Yasutomo Niji Pearlescent Watercolor Paint Cakes 16$6.71 on Amazon, $3.74 at Merri Artst.  They also come in a set of 21 colors. These are around a few dollars for a reason. There isn’t much paint in the pans, the iridescence is weak.  I think I got this set from my local Michael’s craft store. If you want something like this, I recommend putting the money towards a Finetec set. See swatches below.

Yasutomo Niji Pearlescent Watercolor paint
Yasutomo Niji Pearlescent Watercolor

What I would like to try from Yasutomo, are one of their Sumi-e Porcelain Pan Watercolors. I find the porcelain container presentation to be very attractive.  But if it’s the same quality of paint as what’s in the set above, I’ll skip it.

Before I continue, I want to provide a definition of what gouache is for those that are not familiar with it. Basically it is an opaque watercolor. Traditionally it is rewetable like watercolor, however, there are acrylic versions out there by Holbein and Turner– these do not rewet. Definition from Wikipedia:

Gouache (/ɡuːˈɑːʃ, ɡwɑːʃ/; French: [ɡwaʃ]), body color [a], opaque watercolor, or guache, is one type of watermedia, paint consisting of pigment, water, a binding agent (usually dextrin or gum arabic), and sometimes additional inert material. Gouache is designed to be used with opaque methods of painting.

Holbein Brilliant gold gouache and pebeo gold and silver gouache tubes
Holbein Brilliant Gold Gouache and Pebeo Silver & Gold Gouache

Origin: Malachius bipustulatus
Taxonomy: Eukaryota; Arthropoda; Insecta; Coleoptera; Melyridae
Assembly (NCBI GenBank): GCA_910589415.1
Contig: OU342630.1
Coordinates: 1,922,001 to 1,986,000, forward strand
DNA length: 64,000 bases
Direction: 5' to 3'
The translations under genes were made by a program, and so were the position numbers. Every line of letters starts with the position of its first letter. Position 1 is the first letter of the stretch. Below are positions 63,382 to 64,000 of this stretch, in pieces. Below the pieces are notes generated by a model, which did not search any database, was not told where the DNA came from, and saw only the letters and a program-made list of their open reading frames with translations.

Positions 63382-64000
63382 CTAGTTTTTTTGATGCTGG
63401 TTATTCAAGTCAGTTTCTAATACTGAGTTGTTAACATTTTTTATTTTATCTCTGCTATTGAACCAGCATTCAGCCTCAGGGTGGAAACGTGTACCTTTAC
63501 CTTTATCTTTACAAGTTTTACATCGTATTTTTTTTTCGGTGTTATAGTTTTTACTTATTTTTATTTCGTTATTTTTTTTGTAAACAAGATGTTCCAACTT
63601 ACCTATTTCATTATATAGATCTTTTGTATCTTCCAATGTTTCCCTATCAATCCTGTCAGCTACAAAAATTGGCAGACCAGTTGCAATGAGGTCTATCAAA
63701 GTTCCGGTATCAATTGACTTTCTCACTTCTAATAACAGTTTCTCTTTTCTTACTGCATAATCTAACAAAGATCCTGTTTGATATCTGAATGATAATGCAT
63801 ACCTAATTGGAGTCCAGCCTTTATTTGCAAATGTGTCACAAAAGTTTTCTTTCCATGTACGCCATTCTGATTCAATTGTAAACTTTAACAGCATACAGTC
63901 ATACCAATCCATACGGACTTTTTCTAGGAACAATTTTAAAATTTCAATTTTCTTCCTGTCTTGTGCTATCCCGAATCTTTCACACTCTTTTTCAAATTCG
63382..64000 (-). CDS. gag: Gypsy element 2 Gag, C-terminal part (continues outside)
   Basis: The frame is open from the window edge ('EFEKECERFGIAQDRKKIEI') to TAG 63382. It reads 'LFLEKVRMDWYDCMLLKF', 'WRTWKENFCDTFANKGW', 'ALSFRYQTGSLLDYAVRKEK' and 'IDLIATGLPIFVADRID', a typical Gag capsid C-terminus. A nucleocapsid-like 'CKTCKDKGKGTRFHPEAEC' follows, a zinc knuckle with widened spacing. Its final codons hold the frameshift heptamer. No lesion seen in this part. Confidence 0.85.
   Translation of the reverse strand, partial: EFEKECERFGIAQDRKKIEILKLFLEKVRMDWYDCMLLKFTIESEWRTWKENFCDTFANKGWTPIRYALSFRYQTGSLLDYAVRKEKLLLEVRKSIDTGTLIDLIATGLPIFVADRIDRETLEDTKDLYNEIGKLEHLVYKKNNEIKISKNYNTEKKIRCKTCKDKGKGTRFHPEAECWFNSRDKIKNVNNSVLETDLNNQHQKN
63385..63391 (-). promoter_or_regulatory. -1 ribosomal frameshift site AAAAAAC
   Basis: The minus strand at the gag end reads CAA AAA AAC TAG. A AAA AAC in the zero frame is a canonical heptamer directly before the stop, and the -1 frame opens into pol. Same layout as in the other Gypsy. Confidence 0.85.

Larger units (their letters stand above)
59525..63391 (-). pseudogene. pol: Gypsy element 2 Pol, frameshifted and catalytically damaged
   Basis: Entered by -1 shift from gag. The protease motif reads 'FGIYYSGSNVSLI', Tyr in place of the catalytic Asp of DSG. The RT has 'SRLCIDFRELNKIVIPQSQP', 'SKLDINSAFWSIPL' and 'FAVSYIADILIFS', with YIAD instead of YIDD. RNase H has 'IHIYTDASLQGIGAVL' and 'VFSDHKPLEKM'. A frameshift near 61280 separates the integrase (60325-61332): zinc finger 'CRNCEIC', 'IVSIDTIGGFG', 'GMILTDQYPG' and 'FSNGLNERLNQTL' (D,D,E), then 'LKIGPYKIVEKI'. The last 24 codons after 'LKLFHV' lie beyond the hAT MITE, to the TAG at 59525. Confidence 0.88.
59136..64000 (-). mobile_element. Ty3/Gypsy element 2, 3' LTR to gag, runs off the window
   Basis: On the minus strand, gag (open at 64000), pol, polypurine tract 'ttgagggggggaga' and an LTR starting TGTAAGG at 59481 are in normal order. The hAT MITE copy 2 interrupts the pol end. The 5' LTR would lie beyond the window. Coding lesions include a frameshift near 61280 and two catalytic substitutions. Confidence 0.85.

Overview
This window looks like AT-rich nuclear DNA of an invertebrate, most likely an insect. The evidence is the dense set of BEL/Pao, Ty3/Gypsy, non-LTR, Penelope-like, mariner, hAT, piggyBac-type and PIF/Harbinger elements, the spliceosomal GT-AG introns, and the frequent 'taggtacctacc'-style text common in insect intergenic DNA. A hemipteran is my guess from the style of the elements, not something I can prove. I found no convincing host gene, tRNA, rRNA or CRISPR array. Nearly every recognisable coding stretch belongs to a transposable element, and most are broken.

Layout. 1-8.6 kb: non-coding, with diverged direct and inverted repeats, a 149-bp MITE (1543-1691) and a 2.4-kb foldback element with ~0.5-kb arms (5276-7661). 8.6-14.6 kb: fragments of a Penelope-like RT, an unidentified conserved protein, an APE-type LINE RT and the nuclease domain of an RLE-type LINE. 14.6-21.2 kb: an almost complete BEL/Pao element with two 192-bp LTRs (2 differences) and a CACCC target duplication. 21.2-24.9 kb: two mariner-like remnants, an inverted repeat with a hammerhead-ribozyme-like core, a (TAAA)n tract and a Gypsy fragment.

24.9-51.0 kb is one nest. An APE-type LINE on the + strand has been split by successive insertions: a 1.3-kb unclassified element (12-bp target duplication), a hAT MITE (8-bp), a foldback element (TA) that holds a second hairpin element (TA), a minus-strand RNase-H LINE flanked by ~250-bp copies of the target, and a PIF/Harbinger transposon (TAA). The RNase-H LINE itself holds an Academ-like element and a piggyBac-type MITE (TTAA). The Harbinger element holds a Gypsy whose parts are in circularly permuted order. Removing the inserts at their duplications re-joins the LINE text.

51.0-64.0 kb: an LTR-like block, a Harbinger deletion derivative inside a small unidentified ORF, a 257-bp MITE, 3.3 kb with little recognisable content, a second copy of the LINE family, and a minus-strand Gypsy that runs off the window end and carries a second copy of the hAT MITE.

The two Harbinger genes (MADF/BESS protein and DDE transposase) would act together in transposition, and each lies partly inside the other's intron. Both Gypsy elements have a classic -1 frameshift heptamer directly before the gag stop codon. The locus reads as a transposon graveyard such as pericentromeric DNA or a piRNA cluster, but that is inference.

Holbein Artist’s Gouache in Brilliant Gold- $13 at Dick Blick– I love this paint. There are other brands that make gold gouache, for example Winsor & Newton and the Pebeo pictured above. To me, this tube is where it’s at!  That’s the Holbein gold on the palette above.  It does not rewet well, so I work at using that small blob.  I would recommend using it from the tube only.  Oh the sparkle! The first two examples below are watercolor and Brilliant Gold on Yupo synthetic paper.

Holbein brilliant gold gouache and watercolor on YUPO
Holbein Artist’s Gouache- Brilliant Gold
Holbein brilliant gold gouache and watercolor on YUPO
Holbein Artist’s Gouache- Brilliant Gold

In this example, the gouache was layered for a solid effect. It needs to dry between layers.


Pebeo Studio Gouache is a student grade paint.  Color chart here.  I like the silver in this brand, that’s a spot of it in the round palette above. These rewet well.  I can’t remember where I got my smaller tubes from, but I found these on Dick Blick, they are large tubes for about $10. I can’t see most people wanting a giant tube of silver or gold though, unless they are really into making large paintings with it.  See below for swatches of these.

There are iridescent mediums that can be mixed with watercolors.  This one is by Winsor & Newton and is less than $6.  You could iridesce all over the place with this bottle!

winsor & newton iridescent medium

Other options are acrylic inks, which can be used directly from the bottle or thinned for washes. Liquitex is around $7 a bottle, it’s also sold in sets of regular colors.  FW Artists’ Acrylic Ink by Daler Rowney comes in a pearlescent line. I don’t have any of these, but they are an option – Dr. Martin’s Iridescent Calligraphy Ink, which look really sparkly from the pictures. None of these rewet once dry. For making lines, these can be used with a liner brushdip pen or ruling pen– see below for more info and picture.